The Lord is my shepherd, I lack nothing.
He makes me lie down in green pastures,
he leads me beside quiet waters,
He refreshes my soul.
Psalm 23:1-3a

Psalm 23 drops us into a desert scene. The desert is not a place of abundance. It’s a place of great need and a place of just enough. In this desert, we meet a shepherd and a poet. The shepherd leads his sheep with compassionate care through the difficult terrain. The poet likens himself to a helpless sheep yielding to the shepherd’s guidance during a season of great need.

When we enter poetry like Psalm 23, we find ourselves caught up in this imagery as well. We, like this poet, long to have our needs met, especially in seasons when provision is scarce. We yearn for our deep hunger to be cared for by someone who dearly loves us, who can see beyond our immediate needs, and who can lead us to a healthy future.

During desert times, we learn to trust the one who leads us. We learn to trust in the provision of the good shepherd. The one who guides us to places where we can graze, even if they are only tufts of grass. The one who guides us to a place of refreshment, even if they are only muddy pools of water from last month’s rain.

Jesus wants to eat with us in times of abundance and in times of scarcity. He wants to provide for our needs no matter which season we find ourselves in. Today, spend time in gratitude looking back at when God has provided for you in abundance and in scarcity.

Dinner in the Desert2022-07-20T15:21:34-06:00

Returning Home

“Come to me, all you who are weary and burdened, and I will give you rest. Take my yoke upon you and learn from me, for I am gentle and humble in heart, and you will find rest for your souls. For my yoke is easy and my burden is light.” Matthew 11:28-30

Even for an adventurous soul, there is something special about returning home. “Home is where the heart is (Gaius Plinius Secundus).” This well-known saying captures something about the emotions we feel about home. The idea of home is a place of rest. Jesus’ invitation to the weary and burdened feels like an invitation to a spiritual home.

What is it about a home that allows us to rest? May I suggest that one of the reasons home brings us peace is owed to the fact that it is familiar? It is a place where you know the rules of engagement. It is a place where you can find things.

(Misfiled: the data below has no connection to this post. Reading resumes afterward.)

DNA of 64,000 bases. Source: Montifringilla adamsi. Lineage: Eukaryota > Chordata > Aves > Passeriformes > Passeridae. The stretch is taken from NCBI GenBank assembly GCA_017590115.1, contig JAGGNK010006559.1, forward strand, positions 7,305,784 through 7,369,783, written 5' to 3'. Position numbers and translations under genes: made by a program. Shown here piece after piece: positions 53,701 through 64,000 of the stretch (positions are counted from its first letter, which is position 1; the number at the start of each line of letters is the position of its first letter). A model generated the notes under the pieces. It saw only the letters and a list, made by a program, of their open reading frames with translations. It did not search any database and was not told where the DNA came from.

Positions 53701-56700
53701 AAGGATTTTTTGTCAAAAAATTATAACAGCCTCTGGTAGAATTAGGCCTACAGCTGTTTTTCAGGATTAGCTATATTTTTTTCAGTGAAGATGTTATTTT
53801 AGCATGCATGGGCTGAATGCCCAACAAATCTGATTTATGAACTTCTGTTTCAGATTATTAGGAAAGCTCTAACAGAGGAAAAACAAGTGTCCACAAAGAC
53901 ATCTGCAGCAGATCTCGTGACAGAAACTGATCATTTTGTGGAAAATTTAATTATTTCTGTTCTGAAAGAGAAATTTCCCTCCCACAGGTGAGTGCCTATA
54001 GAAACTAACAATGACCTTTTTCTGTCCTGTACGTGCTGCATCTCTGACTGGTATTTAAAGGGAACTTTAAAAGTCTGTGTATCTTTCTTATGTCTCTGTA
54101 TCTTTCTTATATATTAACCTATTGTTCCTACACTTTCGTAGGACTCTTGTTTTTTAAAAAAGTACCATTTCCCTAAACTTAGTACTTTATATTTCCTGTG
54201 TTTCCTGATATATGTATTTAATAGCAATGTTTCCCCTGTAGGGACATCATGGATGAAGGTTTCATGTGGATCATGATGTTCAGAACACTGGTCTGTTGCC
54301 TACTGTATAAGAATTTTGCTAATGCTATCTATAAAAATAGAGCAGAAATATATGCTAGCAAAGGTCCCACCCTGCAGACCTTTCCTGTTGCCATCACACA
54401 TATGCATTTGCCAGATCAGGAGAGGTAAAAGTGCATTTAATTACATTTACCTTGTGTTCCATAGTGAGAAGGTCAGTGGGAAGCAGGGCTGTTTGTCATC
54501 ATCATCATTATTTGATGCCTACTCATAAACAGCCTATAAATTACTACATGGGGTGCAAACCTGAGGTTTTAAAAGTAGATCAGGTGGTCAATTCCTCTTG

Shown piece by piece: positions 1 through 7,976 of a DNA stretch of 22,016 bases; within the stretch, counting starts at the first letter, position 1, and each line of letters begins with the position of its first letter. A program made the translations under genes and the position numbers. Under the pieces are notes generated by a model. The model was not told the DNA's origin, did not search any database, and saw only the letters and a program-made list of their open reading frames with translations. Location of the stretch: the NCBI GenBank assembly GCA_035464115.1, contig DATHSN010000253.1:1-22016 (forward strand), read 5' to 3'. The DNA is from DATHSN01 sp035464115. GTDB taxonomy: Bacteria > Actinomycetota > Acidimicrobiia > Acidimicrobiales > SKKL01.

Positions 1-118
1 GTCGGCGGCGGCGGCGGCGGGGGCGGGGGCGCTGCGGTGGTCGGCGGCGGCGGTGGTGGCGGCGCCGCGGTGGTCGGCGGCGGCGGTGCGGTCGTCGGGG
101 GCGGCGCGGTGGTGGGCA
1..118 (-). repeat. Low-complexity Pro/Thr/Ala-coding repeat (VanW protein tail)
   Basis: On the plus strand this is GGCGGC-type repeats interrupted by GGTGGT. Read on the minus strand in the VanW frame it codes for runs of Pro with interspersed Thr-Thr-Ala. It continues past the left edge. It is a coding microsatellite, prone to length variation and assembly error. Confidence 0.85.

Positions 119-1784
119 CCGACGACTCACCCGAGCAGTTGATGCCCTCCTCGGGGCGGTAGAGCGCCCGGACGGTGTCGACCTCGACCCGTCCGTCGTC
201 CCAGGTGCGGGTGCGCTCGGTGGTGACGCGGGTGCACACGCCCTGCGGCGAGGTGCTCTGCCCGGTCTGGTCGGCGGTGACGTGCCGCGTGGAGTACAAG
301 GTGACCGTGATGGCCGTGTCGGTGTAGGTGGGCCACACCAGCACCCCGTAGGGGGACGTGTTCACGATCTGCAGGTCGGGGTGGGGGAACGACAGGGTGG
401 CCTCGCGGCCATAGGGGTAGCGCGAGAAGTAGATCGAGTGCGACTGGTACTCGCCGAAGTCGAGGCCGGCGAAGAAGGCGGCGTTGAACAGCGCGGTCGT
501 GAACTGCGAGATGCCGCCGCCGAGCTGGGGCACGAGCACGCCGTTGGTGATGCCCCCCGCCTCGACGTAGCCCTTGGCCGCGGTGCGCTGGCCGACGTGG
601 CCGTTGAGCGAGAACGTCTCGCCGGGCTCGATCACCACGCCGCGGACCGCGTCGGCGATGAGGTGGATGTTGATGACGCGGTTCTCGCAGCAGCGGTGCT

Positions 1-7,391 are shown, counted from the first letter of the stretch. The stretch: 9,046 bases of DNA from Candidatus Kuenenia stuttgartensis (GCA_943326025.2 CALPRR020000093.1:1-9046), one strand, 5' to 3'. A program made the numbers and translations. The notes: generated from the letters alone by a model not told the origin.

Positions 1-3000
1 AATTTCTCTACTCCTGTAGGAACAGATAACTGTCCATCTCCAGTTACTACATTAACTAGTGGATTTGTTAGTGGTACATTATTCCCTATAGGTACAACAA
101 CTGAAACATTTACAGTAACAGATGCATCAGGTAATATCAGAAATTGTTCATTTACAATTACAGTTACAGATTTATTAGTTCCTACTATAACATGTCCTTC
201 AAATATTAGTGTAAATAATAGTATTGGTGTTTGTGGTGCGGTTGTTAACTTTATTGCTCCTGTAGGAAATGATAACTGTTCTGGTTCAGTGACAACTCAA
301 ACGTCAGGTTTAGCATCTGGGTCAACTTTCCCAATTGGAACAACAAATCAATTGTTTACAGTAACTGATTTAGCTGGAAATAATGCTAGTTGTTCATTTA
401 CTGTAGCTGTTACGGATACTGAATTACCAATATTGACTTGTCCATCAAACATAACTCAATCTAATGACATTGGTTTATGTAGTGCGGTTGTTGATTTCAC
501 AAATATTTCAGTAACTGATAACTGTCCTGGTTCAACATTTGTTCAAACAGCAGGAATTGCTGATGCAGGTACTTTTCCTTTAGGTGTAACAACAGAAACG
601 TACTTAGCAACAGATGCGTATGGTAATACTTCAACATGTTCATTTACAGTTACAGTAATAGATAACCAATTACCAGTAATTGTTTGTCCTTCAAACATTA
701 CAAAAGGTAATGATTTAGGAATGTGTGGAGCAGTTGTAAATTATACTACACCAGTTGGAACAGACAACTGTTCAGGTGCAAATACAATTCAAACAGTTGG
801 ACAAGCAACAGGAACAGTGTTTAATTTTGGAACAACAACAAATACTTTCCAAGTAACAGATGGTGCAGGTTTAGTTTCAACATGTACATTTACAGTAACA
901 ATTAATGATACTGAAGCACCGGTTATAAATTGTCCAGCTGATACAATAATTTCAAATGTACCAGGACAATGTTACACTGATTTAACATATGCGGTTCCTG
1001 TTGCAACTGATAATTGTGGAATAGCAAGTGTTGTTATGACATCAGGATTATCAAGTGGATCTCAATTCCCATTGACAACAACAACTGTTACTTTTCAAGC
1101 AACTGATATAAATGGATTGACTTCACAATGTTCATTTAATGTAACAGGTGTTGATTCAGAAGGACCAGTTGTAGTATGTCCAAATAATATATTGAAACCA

When I worked for an international mission agency, we had a counselor who would train our new missionaries as they prepared to move overseas. She taught us about what she called automobility. Automobility is your brain’s ability to automate various tasks in your life. Your brain is a calorie-saving machine. It is constantly trying to automate repeated activities so that you have more mental capacity to think about other things. If you have ever driven to work and suddenly realized that you don’t consciously remember going the familiar route, then you have experienced automobility.

Have you ever gone on vacation and returned home more tired than you started? There are physiological reasons for that. You eliminate many of your brain’s automated functions when you leave home. Things like locating the bathroom, finding your clothes, and getting to the grocery store are automated at home. Traveling demands more energy for your brain to process performing those same tasks. It requires a shocking amount of calorie burn to process such simple tasks. When you return from a vacation, you are likely more tired because of all that extra work.

So what does that mean for our spiritual lives? First, it may help you plan your travel more wisely. Plan for space to rest; you will need it. Give your travel companions extra grace; their brain is working on overload, which can be taxing on energy and emotions. One final thought I can offer is to learn to leverage your brain’s ability to automate tasks. Your brain’s ability to automate life is actually why spiritual practices work. When you arrange your life with repeated activities that point you to Jesus (spiritual practices), you are becoming more habitually righteous. Walking in the way of Jesus becomes increasingly a matter of habit rather than overcoming a weak will.

Read this quote from Henri Nouwen and take a moment to ask yourself what practices you can put into your life to help your soul be at home with God, even when traveling physically?

Home is the center of my being where I can hear the voice that says: ‘You are my Beloved, on you my favor rests’ – the same voice that gave life to the first Adam and spoke to Jesus, the second Adam; the same voice that speaks to all the children of God and sets them free to live in the midst of a dark world while remaining in the light. – Henri Nouwen

Returning Home2022-07-16T16:01:34-06:00

A Foreigner in the Family

Dear Friends, I urge you, as foreigners and exiles , to abstain from sinful desires , which wage war against your soul. Live such good lives among the pagans that, though they accuse you of doing wrong, they may see your good deeds and glorify God on the day he visits us. (1 Peter 2:11-12)